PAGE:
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Federated States of Micronesia (FSM)


FSM at a glance

FSM Map

Flag of Federated States of Micronesia
Population in 2015[1]

104,460

Gross Domestic Product[2]

318.1 million US$

Agriculture[2]

27% of GDP

Total land area[3]

70,000 hectares

Cultivated land[3]

22,000 hectares

Banana production area[4]

950 hectares

Total banana production[4]
2,300 metric tonnes

The Federated States of Micronesia (FSM) is an island nation made up of four states: Yap, Chuuk, Pohnpei and Kosrae. Pohnpei, in particular, is host to a diversity of Karat bananas whose cultivation has been revived following the creation in 2004 of the Island Food Community of Pohnpei by Lois Englberger.

Pohnpei

Island of Pohnpei (Photo by A. Vezina)
Island of Pohnpei (Photo by A. Vezina)

The state of Pohnpei includes the mountainous island of Pohnpei (355 square kilometer) and five main outlying atoll islands[5]. The island of Pohnpei is rich in agricultural resources, compared to the atolls which have hot dry climates and poor sandy soils that make it difficult to grow crops. It is also one of the wettest places on earth with average annual rainfall exceeding 7,600 mm in certain mountainous locations. In 2010, the population of the state was estimated at about 36,000 people[6].

Up to the 1950s, the inhabitants of Pohnpei consumed mainly traditional foods (such as banana, breadfruit, taro, yam, coconut, pandanus, fish and seafood)[7]. A health survey of the FSM conducted after the Second World War by the US navy noted the almost complete absence of malnutrition or obesity and no indication of diabetes. A blood pressure study conducted on Pohnpei in the late 1940s showed almost no hypertension[8]. However, by the late 1980s, the prevalence of obesity, diabetes and other non-communicable diseases such as heart disease and cancer, were taking on epidemic proportions as consumption of imported foods (such as rice, flour, fatty meats, sugar and sweets) accelerated. For example, the 2002 STEPS survey of Pohnpei showed that more than 70% of the adult population aged 25 to 64 years (both sexes) was either overweight or obese (more than 80% of women were classified as overweight) and 32.8% of adult participants (both sexes) were diabetic[9].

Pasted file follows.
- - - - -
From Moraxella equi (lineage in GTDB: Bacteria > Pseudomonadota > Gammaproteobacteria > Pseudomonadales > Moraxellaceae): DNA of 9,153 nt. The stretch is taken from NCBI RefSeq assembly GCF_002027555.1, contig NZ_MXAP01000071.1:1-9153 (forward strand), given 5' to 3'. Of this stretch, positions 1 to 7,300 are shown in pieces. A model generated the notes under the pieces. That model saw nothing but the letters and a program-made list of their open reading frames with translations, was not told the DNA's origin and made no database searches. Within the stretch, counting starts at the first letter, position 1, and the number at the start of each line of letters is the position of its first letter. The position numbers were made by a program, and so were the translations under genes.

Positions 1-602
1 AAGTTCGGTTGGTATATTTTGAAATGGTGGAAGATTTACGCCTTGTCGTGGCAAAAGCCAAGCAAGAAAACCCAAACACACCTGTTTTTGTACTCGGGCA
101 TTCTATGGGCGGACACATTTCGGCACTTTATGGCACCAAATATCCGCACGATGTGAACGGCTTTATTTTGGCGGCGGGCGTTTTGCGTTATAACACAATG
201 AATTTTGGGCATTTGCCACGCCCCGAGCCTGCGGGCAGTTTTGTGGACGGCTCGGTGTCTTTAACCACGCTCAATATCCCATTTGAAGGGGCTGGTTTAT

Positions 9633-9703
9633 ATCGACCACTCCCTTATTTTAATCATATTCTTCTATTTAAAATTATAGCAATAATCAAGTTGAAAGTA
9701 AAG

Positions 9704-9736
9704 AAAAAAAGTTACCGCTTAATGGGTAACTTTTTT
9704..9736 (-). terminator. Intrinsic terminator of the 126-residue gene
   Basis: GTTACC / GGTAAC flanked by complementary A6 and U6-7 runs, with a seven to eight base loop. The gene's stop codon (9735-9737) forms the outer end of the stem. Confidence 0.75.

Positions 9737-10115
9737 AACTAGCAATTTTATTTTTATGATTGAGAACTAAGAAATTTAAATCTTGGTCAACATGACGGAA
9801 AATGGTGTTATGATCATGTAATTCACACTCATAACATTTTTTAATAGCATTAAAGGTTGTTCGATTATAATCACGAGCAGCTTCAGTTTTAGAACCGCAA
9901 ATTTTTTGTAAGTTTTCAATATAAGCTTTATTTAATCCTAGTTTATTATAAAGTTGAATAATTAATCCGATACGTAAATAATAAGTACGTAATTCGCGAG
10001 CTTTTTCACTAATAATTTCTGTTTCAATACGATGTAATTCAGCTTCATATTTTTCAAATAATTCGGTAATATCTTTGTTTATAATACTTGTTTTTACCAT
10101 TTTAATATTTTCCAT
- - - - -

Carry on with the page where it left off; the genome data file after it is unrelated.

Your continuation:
Pohnpei also has a serious micronutrient deficiency problem. In 1993, a survey estimated that more than half of the children under five years of age had vitamin A deficiency[10]. To alleviate this deficiency, a vitamin A supplementation programme was established for all children aged one to 12 years[11]. When Lois Englberger moved to Pohnpei in 1997, she and her colleagues surmised that since vitamin A deficiency was a recent problem, something in the traditional diet must have protected the local population against this type of deficiency. They started to look for clues in the traditional diet. Their search led to the identification of foods rich in precursors of vitamin A, including bananas[12]. The results of the analyses were used to promote local food[13], eventually leading to the creation of the Island Food Community of Pohnpei in 2004.